Teaching ADHD Students
Teaching ADHD students requires patience and skill. This article will help both parents and teachers working with overly active children by providing steps you can take to effectively overcome the ADHD education barrier.
It is estimated that between 3 and 5 percent of children have ADHD, or approximately 2 million children in the United States. This shows how important teaching skills for ADHD really are.
This means that in a classroom of 25 to 30 children, it is likely that at least one will have ADHD. Unfortunately in many schools, the teachers are not educated about attention deficit disorder and specific techniques they can use.
Children dealing with these issues are not abnormal. They are typically like all other students, with the proper help, of course. As a matter of fact, these students are often very intelligent and have the ability to learn very easily in the proper setting.
Teaching children with attention issues is not a big job, though more demanding than with non adhd children. You may want to read our discussion of how to deal with the issues an ADHD child will face in school.
There are certain teaching techniques for ADHD children you will find helpful. Follow these tips and you can actually make the classroom an enjoyable experience.
Strategies for Teaching ADHD Students:
1. These children require close attention. Provide as much positive attention and recognition as possible. Stand close to an inattentive child and touch him or her on the shoulder as you are teaching.
2. Try providing a seat close to you. Don’t let the child sit near the windows or doors, or objects which can easily distract him.
3. Teaching ADHD children requires keeping them attentive. Use their name instead of other names in sentences. Ask him irrelevant questions, apart from study. Ask for his opinion from time to time. But don’t neglect other students when helping individuals with ADHD.
4. When teaching, don’t give him multiple commands at a time. Let him follow one at a time. For instance, never ask him to open to page 34, paragraph 4, line 6 and now find verbs in it.
Instead ask him all this one by one, when he is done with the previous command then ask him for the next.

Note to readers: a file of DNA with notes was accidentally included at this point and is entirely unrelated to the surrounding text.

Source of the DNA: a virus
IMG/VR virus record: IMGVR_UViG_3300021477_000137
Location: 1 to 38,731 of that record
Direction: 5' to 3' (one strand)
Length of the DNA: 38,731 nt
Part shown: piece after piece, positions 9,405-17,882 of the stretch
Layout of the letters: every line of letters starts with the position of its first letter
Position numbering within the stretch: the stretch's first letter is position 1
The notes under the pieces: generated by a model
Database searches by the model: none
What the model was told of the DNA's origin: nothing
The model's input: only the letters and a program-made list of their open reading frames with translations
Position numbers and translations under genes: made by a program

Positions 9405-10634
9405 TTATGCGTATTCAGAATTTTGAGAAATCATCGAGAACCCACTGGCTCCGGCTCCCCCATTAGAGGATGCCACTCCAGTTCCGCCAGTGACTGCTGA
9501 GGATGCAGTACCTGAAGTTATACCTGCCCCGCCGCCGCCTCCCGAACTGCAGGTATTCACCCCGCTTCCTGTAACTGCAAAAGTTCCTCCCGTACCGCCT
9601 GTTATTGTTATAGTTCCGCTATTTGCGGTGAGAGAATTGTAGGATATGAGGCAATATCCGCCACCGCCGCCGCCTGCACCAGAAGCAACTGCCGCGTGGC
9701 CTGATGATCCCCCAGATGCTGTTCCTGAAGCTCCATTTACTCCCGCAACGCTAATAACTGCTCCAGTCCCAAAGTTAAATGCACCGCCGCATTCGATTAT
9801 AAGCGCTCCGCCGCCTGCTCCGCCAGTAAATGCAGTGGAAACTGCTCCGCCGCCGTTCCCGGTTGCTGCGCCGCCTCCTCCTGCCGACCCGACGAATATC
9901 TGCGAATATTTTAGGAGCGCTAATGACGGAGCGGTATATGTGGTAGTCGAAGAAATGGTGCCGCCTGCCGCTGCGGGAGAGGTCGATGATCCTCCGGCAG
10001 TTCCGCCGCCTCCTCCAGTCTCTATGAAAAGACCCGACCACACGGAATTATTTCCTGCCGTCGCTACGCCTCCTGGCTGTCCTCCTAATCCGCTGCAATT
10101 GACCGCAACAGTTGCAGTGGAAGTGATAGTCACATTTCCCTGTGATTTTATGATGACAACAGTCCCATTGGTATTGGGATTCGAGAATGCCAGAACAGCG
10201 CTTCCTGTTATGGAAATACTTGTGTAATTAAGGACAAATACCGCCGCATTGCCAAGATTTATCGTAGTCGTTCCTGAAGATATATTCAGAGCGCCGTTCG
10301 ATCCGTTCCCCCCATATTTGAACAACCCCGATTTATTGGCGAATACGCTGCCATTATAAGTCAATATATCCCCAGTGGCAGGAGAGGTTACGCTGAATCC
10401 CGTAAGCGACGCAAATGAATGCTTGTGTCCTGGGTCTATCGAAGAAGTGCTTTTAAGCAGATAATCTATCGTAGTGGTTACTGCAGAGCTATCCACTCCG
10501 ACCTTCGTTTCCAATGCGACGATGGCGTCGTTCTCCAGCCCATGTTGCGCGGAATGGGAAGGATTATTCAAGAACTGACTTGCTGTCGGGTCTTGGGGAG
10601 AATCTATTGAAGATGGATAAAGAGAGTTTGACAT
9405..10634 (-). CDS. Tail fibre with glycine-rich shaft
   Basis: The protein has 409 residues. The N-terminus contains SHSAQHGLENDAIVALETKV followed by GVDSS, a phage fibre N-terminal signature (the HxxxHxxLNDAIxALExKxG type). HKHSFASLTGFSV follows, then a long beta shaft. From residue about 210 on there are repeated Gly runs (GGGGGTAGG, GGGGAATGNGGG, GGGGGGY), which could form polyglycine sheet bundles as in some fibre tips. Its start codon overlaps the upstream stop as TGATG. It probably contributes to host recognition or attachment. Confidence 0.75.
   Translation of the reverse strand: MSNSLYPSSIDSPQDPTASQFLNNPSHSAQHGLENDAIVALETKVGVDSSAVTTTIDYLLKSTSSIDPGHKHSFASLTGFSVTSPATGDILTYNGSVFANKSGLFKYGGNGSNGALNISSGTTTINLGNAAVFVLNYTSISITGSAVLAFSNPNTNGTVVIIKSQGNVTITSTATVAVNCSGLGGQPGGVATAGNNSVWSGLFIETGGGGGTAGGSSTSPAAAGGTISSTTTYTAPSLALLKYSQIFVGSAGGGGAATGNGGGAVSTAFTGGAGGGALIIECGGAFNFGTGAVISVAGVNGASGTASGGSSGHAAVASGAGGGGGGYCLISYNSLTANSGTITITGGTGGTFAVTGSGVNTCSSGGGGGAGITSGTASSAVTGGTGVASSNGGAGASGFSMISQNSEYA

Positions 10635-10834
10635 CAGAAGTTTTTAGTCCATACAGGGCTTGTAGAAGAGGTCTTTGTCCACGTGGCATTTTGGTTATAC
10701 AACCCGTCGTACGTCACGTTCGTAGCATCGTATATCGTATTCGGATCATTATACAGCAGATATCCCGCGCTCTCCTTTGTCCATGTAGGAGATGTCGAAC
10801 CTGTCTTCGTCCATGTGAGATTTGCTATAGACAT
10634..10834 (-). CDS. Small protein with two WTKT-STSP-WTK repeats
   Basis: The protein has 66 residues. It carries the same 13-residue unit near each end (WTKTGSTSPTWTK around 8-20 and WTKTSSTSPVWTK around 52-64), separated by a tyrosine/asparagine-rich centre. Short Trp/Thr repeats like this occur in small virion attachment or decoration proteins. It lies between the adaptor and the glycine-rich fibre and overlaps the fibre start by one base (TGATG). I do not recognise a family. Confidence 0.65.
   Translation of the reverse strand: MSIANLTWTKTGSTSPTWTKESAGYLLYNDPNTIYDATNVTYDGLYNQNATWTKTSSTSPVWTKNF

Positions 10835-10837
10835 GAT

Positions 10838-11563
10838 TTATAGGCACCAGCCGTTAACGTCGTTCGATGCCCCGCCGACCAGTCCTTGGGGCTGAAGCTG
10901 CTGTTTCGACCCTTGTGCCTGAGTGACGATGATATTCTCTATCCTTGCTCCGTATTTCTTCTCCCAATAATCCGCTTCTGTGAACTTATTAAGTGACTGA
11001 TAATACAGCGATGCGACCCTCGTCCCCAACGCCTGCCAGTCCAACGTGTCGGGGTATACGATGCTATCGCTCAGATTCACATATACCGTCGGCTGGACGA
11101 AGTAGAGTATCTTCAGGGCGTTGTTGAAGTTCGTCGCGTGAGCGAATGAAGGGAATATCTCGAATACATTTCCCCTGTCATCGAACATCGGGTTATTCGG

5. Help him where he’s stuck. Give him hints to answer.
6. Do not confront him, accuse him, abuse him or make him feel guilty. It is more effective to talk to him one on one with out other students being present.
7. If he has difficulty writing, let him take his tests orally. Teaching ADHD students requires this type of flexibility.
8. Give him equal opportunity of studying and physical activities.
9. When teaching children with ADHD, before every class give them at least ten minutes of break, in which he can walk around.
10. Ask him to explain the answer logically and don't laugh when he is wrong. Don't scold him as well.
11. Use his choice of media to teach him.
12. Add pictures, audios and video aids while teaching as this will keep help keep his attention.
13. Ask for guest speakers to come. This can be senior students, parents, siblings or other teachers to say something about the topic.
14. Do reward him for his accomplishments. And promise rewards for work well done. Don’t forget to fulfill that promise.
ADHD and education can go together by following these techniques. Learning how to teach these children can be rewarding and extremely effective. Work to develop these habits and skills and you will be pleased with the results.
To learn about the best school settings for children with attention issues, read this article on special schools for ADHD students.
Click here for information on a natural treatment that helps ADHD children to be more focused while in school making teaching children with ADHD much easier.